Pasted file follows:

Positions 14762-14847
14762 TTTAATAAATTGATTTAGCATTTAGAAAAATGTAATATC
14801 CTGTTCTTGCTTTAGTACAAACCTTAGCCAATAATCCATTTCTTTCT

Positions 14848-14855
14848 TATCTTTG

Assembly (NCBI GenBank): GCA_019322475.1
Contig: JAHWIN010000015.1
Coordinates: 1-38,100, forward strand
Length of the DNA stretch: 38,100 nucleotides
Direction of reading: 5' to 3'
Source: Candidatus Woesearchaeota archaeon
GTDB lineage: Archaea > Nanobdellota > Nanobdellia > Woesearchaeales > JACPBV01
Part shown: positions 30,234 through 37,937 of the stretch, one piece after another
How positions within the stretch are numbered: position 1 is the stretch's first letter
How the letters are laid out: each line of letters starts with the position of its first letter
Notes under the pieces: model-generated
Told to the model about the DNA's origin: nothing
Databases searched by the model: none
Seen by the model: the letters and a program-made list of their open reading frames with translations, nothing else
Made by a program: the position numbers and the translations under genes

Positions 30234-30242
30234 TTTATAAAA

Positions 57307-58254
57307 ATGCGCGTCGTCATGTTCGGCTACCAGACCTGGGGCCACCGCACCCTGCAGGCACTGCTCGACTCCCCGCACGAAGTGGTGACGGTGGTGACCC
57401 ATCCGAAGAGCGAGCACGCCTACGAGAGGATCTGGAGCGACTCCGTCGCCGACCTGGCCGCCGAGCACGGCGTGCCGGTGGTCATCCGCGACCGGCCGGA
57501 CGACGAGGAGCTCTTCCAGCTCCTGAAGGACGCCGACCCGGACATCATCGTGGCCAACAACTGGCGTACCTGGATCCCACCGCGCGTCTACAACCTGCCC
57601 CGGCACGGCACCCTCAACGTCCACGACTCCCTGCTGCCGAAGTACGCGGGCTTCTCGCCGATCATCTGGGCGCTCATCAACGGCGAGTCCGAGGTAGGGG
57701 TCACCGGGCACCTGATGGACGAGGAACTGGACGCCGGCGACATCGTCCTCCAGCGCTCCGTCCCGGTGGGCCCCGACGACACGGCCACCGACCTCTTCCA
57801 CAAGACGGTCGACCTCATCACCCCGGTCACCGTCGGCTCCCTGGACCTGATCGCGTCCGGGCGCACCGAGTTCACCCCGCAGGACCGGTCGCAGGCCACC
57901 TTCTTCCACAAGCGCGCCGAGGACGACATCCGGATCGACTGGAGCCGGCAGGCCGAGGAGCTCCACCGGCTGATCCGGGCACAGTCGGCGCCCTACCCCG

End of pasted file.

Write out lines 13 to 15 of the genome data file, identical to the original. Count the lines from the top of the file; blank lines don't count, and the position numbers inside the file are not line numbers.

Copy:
Part shown: positions 30,234 through 37,937 of the stretch, one piece after another
How positions within the stretch are numbered: position 1 is the stretch's first letter
How the letters are laid out: each line of letters starts with the position of its first letter